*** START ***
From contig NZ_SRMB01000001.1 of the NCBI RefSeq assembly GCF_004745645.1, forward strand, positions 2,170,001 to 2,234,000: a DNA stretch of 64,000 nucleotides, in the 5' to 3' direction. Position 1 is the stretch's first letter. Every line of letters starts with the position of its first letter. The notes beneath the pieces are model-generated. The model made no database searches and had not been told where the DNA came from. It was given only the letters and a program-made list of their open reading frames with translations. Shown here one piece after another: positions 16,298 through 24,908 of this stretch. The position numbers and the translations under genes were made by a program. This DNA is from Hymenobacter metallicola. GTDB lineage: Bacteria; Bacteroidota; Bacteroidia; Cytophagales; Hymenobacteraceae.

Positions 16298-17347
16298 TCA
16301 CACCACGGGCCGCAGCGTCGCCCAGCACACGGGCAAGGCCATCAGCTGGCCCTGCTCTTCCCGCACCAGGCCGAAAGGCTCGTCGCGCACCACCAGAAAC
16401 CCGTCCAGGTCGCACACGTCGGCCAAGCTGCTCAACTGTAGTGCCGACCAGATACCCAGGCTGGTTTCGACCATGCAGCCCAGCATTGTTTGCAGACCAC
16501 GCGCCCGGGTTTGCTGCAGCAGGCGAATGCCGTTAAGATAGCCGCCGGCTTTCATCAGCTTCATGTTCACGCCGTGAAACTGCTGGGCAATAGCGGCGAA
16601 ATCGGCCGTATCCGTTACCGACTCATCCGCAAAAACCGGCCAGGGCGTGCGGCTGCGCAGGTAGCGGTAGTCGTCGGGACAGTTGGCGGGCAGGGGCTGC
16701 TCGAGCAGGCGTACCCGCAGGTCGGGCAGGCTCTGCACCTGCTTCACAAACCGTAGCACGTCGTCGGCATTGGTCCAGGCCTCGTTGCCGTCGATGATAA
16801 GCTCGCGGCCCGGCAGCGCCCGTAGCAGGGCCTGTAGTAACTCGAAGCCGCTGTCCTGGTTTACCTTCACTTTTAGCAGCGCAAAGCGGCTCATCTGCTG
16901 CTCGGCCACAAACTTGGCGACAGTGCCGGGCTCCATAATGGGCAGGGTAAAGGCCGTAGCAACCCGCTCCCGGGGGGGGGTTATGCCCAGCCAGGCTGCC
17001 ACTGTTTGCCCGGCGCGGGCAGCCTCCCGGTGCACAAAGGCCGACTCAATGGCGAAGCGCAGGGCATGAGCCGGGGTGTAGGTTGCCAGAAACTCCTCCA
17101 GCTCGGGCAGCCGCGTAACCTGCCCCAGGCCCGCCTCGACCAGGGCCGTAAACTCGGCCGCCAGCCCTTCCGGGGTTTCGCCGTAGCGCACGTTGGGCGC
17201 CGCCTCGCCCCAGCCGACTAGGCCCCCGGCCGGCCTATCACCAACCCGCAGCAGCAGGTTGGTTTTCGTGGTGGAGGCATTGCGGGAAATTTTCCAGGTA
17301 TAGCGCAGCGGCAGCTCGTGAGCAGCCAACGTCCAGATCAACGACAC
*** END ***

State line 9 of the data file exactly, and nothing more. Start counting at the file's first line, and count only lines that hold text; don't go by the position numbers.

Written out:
16801 GCTCGCGGCCCGGCAGCGCCCGTAGCAGGGCCTGTAGTAACTCGAAGCCGCTGTCCTGGTTTACCTTCACTTTTAGCAGCGCAAAGCGGCTCATCTGCTG